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[403]

The radicals in Congress were so glad, apparently, of this mode of escape from a result so obnoxious to the better sense of the Union people at that time, that not a voice was raised in favor of the ‘carpet-bag’ Constitution or in disapprobation of my action in regard to it. The instrument was permitted to rest quietly in the pigeonhole of the district commander's desk until the next year. Then an act was passed providing for submitting that Constitution to the people of Virginia, with the privilege of voting separately on the disfranchising clause, which clause they, of course, rejected. Thus Virginia was saved from the vile government and spoliation which cursed the other Southern States, and which the same radical Congress and its successors sustained until the decent public sentiment of the North would endure them no longer.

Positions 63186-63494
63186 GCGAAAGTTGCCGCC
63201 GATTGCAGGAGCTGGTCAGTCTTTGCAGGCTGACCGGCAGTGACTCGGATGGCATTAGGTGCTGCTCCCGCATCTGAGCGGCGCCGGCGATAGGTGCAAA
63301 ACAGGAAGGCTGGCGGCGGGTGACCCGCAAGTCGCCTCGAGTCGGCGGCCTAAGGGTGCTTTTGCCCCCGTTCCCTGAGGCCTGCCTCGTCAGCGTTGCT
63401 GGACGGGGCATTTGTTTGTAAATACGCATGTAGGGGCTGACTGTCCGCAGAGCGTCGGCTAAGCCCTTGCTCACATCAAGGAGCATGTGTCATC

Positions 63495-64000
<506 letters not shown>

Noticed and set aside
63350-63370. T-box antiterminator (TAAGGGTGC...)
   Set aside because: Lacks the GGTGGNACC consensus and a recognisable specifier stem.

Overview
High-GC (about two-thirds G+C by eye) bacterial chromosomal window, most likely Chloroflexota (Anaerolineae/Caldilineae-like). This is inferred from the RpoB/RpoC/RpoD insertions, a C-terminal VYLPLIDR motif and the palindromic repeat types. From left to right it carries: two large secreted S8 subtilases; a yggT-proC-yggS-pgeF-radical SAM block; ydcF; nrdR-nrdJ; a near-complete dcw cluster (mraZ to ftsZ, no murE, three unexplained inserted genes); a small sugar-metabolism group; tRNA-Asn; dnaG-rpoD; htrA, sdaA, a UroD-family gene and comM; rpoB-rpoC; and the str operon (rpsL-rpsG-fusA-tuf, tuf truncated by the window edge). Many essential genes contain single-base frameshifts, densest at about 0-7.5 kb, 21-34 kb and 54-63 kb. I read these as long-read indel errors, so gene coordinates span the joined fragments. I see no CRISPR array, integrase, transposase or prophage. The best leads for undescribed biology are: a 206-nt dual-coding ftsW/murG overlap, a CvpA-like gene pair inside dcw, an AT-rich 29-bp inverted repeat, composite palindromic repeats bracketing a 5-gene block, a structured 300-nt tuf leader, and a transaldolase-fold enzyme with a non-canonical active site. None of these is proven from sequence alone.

It is, perhaps, not too much to say that if the other district commanders had in like manner refused to make themselves parties to the spoliation of the people placed under their charge, Congress would have shrunk from the direct act of imposing upon them such obnoxious governments, and the country might have been saved the disgrace of the eight years of carpet-bag rule in the South. At least it is certain that a large proportion of the more moderate among the Republican majority in Congress at that time indulged the hope that respectable governments might be organized under the acts of Congress. But they made this difficult, if not impossible, when they gave their assent to the amendment of those acts, prepared by the extremist radicals, depriving the Southern whites of any active part in the organization of their governments. Impartial justice, as expressed in ‘impartial suffrage,’ might have led to tolerable results even in those States where the blacks were in the majority. But under a law which gave universal suffrage to the blacks and disfranchised the influential

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